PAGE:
Josselyn Barahona

Program: Immunology

Current advisor: Wayne M. Yokoyama, MD

Undergraduate university: Williams College

Research summary
During early pregnancy, the uterine microenvironment undergoes dynamic changes that establish a tolerant maternal-fetal interface to support the development of the semiallogenic fetus. Uterine natural killer (uNK) cells are the most prominent leukocyte occupying the maternal component of the maternal-fetal interface during this remodeling process. It has become increasingly evident that uNK cells play a critical role in promoting successful pregnancy outcomes as disrupted uNK cell homeostasis has been associated with obstetrical complications, including recurrent spontaneous abortion, preeclampsia, and placenta accreta, in both humans and mice. Although uNK cell appear to play a role in the uterine adaptations that promote tolerance at the fetal-maternal interface, the mechanisms through which uNK cells contribute to maternal-fetal tolerance remain poorly understood. The overarching goal of this project is to elucidate the molecular and cellular mechanisms through which uNK cells promote maternal-fetal tolerance in the uterine microenvironment to support a successful pregnancy.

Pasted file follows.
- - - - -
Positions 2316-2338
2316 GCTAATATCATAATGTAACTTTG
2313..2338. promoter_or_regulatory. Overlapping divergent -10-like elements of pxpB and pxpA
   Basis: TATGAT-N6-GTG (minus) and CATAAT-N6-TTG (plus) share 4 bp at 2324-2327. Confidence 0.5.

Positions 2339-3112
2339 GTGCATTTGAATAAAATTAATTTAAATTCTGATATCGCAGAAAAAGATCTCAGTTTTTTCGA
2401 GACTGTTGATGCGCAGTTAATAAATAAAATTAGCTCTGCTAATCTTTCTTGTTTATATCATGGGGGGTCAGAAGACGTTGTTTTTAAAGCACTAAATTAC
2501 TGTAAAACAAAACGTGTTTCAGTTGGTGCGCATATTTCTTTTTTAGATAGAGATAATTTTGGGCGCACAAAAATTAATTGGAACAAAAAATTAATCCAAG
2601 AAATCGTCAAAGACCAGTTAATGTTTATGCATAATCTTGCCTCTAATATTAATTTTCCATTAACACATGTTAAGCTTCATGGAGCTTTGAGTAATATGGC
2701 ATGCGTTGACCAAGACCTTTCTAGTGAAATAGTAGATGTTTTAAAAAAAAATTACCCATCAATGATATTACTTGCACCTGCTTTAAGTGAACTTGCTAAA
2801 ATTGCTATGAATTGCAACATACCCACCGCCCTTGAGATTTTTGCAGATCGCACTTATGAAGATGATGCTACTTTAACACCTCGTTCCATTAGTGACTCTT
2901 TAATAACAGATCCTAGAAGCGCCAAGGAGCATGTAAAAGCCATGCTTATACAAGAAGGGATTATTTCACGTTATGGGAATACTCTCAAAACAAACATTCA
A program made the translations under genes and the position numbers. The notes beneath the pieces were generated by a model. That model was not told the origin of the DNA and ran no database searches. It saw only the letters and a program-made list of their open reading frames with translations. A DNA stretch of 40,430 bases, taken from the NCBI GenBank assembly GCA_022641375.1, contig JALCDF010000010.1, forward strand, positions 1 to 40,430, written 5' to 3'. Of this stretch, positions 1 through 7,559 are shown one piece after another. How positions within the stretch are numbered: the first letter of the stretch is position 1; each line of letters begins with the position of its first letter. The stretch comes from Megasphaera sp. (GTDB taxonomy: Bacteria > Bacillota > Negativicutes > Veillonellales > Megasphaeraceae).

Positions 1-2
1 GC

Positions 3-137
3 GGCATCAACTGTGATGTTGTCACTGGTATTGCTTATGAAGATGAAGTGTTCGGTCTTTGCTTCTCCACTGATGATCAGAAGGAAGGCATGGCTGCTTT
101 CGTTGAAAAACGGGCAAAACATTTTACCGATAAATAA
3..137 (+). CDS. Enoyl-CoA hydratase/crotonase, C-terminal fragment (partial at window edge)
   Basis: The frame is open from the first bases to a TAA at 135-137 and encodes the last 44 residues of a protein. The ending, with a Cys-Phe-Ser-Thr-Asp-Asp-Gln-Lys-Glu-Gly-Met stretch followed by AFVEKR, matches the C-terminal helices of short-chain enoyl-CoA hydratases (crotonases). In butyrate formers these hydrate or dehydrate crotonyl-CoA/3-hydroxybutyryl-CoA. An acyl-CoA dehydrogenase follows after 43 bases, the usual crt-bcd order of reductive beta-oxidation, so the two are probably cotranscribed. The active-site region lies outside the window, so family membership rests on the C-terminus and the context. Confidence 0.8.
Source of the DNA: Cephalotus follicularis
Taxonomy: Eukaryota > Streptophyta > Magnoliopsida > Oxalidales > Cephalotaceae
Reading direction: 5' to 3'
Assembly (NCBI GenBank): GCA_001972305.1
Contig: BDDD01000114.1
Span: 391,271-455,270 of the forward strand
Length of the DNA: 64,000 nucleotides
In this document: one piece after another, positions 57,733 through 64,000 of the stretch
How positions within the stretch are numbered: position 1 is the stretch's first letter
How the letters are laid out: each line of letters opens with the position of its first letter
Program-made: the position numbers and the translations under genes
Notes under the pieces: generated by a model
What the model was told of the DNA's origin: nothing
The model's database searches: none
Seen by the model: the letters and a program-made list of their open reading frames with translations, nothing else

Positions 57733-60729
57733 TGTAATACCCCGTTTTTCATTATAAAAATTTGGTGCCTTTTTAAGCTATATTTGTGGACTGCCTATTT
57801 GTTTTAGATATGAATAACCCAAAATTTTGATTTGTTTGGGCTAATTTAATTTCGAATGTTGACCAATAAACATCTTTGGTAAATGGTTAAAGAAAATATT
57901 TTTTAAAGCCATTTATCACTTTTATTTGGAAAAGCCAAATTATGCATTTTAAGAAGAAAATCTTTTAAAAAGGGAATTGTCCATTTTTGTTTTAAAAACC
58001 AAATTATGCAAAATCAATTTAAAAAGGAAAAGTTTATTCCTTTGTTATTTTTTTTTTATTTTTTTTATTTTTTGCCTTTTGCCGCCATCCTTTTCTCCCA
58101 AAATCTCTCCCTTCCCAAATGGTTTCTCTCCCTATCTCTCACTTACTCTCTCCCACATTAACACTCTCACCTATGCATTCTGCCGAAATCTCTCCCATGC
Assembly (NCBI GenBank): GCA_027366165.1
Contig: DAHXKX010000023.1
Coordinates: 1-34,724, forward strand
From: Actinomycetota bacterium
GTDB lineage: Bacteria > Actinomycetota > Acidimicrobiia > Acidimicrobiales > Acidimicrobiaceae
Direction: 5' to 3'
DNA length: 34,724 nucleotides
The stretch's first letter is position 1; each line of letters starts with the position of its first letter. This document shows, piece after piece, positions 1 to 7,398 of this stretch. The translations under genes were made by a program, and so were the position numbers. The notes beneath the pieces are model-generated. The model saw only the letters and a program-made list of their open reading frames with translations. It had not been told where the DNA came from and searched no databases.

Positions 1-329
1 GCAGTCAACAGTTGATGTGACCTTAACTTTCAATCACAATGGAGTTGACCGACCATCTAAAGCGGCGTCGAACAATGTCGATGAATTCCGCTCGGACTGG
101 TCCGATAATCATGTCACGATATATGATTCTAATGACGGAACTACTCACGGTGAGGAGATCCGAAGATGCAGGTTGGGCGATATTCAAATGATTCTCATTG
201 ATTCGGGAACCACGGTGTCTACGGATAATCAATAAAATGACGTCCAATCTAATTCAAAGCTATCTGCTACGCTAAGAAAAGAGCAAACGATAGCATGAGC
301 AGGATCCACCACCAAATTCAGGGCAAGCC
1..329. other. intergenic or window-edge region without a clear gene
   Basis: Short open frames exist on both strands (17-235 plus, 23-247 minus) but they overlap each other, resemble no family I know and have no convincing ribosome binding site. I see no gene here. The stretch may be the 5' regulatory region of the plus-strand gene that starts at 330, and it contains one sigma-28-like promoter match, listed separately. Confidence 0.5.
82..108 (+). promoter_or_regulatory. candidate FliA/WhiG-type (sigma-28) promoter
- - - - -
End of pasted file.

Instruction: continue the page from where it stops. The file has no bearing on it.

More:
Graduate publications


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